Ayame (Tenchu)

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Ayame
Tenchu character
Ayame (Tenchu).png
Ayame as seen in Tenchu: Shadow Assassins
First game Tenchu: Stealth Assassins (1998)
Designed by Koushi Nakanishi (Stealth Assassins, Birth of the Stealth Assassins)
Mitsuo Kodama (Wrath of Heaven)
Voiced by (English) Terry Osada (Stealth Assassins)
Debi Mae West (Birth of the Stealth Assassins)
Michelle Krusiec (Wrath of Heaven)
Voiced by (Japanese) Yoko Soumi (Stealth Assassins, Birth of the Stealth Assassins, Wrath of Heaven, Fatal Shadows)
Masako Inui (Time of the Assassins)
Yuhko Kaida (Shadow Assassins)
Portrayed by Yuka Eda (Tenchu Butai)[1]

Ayame (彩女, meaning Iris) is a player character in the Tenchu series of stealth games, first introduced in Tenchu: Stealth Assassins in 1998. She is one of the series' main characters and is featured in all Tenchu games except of Tenchu Z.

Ayame is a young prodigy assassin in a historical fantasy version of the 15th century Japan, who has been adopted by a ninja master and raised along with her partners Rikimaru and Tatsumaru to serve the clan of Lord Gohda. She was well received, being often perceived as one of the best assassins and female ninja characters in video gaming.

Appearances[edit]

According to her backstory, Ayame was discovered by Master Shiunsai[2] of the small Azuma school of ninjutsu (Azuma Shinobi-ryu[3]) in the desolate ruins of Kyoto after it was devastated by the Ōnin War (1467–1477) during the Muromachi period. She was a young shocked girl, unable to remember anything but her name and age. Shiunsai found himself unable to neither leave or help her and so he eventually decided to take her with him and train her to become a kunoichi (female ninja). Ayame was probably the most raw-talented of Shiunsai's pupils, including his other pupils: Rikimaru and Tatsumaru. Despite her late start and her tender age and bad attitude, she was initiated into the circle of ninja when she was only 14.[4] Ayame became known for her sharp tongue and quick, deadly techniques, with a set of skills very different from Rikimaru, as she is faster and weaker but more cunning and aggressive than him, using a unique[5] style of acrobatic, smooth attacks.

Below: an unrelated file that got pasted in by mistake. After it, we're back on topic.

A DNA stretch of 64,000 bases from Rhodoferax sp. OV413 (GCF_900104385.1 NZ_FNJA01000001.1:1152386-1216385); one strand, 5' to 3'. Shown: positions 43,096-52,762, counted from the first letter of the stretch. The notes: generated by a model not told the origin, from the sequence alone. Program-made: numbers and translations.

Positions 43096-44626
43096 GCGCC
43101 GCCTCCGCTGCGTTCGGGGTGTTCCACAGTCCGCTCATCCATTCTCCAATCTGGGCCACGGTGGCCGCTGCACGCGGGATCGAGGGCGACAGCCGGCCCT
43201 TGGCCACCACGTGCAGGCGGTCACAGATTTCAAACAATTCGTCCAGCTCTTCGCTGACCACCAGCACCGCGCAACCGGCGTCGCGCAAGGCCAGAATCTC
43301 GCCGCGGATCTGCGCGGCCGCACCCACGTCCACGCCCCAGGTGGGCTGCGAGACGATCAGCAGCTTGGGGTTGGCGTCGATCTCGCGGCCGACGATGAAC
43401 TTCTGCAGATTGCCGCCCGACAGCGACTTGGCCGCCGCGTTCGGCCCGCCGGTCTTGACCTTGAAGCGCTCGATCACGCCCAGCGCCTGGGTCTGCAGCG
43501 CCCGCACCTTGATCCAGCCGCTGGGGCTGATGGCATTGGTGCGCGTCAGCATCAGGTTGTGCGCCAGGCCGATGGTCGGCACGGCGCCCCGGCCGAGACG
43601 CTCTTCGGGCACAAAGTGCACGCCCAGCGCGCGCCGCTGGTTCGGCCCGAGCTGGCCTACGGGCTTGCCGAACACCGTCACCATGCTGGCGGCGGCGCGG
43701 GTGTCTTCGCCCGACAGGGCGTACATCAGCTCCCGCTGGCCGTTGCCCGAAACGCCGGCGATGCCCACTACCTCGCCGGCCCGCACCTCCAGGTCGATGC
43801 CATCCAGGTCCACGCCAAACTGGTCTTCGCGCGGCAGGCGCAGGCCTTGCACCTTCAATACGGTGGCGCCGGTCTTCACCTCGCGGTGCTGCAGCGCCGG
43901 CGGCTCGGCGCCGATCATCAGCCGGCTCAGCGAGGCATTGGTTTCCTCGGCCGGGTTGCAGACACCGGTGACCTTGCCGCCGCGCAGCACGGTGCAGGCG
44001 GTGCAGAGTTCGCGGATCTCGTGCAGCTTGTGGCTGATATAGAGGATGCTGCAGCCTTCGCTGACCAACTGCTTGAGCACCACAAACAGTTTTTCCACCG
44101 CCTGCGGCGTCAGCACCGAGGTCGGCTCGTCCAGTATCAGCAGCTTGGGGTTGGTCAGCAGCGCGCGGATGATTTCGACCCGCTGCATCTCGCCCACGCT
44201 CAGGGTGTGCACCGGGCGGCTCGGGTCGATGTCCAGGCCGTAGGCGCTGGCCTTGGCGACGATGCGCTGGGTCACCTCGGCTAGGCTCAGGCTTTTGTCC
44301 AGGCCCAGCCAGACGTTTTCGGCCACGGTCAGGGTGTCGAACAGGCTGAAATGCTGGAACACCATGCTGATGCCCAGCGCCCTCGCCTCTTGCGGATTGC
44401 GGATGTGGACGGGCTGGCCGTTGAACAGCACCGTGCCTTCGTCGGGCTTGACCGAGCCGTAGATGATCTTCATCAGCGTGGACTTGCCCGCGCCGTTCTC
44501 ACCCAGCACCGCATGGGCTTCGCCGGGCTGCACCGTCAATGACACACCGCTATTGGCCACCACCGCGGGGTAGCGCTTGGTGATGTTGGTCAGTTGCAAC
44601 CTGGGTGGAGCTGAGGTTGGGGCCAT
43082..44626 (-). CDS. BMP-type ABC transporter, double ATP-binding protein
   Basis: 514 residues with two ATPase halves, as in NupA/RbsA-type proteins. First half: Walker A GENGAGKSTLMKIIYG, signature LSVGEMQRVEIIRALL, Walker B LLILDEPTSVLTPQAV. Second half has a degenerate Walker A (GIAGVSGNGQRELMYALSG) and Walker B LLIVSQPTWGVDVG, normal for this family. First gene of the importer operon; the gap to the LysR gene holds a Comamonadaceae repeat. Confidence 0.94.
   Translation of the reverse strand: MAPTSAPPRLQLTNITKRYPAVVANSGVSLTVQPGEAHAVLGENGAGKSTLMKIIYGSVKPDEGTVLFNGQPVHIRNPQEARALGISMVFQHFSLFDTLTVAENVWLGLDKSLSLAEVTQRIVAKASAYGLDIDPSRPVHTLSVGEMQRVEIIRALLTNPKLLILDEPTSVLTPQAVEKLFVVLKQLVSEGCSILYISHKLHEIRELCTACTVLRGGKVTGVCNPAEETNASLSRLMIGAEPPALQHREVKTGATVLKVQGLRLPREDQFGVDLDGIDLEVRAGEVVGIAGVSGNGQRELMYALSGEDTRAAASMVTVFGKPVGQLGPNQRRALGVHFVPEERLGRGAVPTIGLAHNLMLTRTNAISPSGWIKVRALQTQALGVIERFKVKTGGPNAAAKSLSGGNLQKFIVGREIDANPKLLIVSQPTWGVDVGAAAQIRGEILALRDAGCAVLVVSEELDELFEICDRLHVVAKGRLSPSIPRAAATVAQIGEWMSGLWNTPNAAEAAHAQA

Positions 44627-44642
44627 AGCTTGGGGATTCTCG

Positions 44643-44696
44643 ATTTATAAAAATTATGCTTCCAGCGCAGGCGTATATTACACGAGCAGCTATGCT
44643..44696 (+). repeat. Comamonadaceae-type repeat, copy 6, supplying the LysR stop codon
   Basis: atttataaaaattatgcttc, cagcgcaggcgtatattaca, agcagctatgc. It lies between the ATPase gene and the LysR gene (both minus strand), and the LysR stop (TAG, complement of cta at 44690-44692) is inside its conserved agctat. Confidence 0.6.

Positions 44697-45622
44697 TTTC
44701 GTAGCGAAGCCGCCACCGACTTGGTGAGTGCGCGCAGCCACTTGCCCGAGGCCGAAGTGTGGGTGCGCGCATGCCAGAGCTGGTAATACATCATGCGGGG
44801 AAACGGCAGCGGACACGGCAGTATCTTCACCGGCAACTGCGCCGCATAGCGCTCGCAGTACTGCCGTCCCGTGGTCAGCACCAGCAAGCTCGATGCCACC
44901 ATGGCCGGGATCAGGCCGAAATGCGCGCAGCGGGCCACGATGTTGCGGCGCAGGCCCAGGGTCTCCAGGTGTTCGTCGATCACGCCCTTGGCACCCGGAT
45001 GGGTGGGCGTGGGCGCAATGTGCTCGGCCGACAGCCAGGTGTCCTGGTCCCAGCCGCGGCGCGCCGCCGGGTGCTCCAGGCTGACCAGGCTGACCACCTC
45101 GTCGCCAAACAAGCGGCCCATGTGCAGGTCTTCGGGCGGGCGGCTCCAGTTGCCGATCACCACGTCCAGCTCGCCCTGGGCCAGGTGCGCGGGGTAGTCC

Chronology-wise, the first game in the series is Tenchu 2: Birth of the Stealth Assassins, which begins just while Ayame completes her final exam. Soon after her initiation as a ninja, however, turmoil falls as her duties to Lord Gohda and duties to her heart and love, Tatsumaru, fall apart. Her character changes from a laid-back girl into a more mature, accepting woman. Her story continues in Tenchu: Stealth Assassins, as seven years have passed since Ayame has lost her master Azuma Shiunsai and the clan brother and love interest Tatsumaru. Now 21-year old, she is tough and sarcastic, killing her enemies cold-blooded without the sign of any doubt or hesitation, though she knows feelings like love, sadness and desperation. She has developed a strong relationship Lord Gohda's daughter Princess Kiku, as if she was her younger sister to Ayame[3] after the death of Kiku's mother Lady Kei. Ayame will protect Kiku at any cost from any harm. She also respects fellow ninja Rikimaru well, fighting alongside him and willing to sacrifice herself for his sake if necessary.

One year later, in Tenchu: Wrath of Heaven, Ayame, aged 22, is the sole remaining Azuma ninja in the care of Lord Gohda after Rikimaru's disappearance, tasked to search for his body (she later paired up with the returning Rikimaru). During the events of Tenchu: Fatal Shadows, Ayame was patrolling the border of Lord Gohda's territory when she happened upon a burned ninja village. At first considered an enemy by the young survivor Rin, they later ally to discover who was behind the attack. Ayame's story continues in Tenchu: Shadow Assassins, in which Princess Kiku is killed by Rikimaru after she was used as a human shield by the series' recurring villain Onikage. In the game's extended ending Ayame is shown speaking in Onikage's voice, suggesting that this traumatic experience caused her to be possessed by him when he was killed.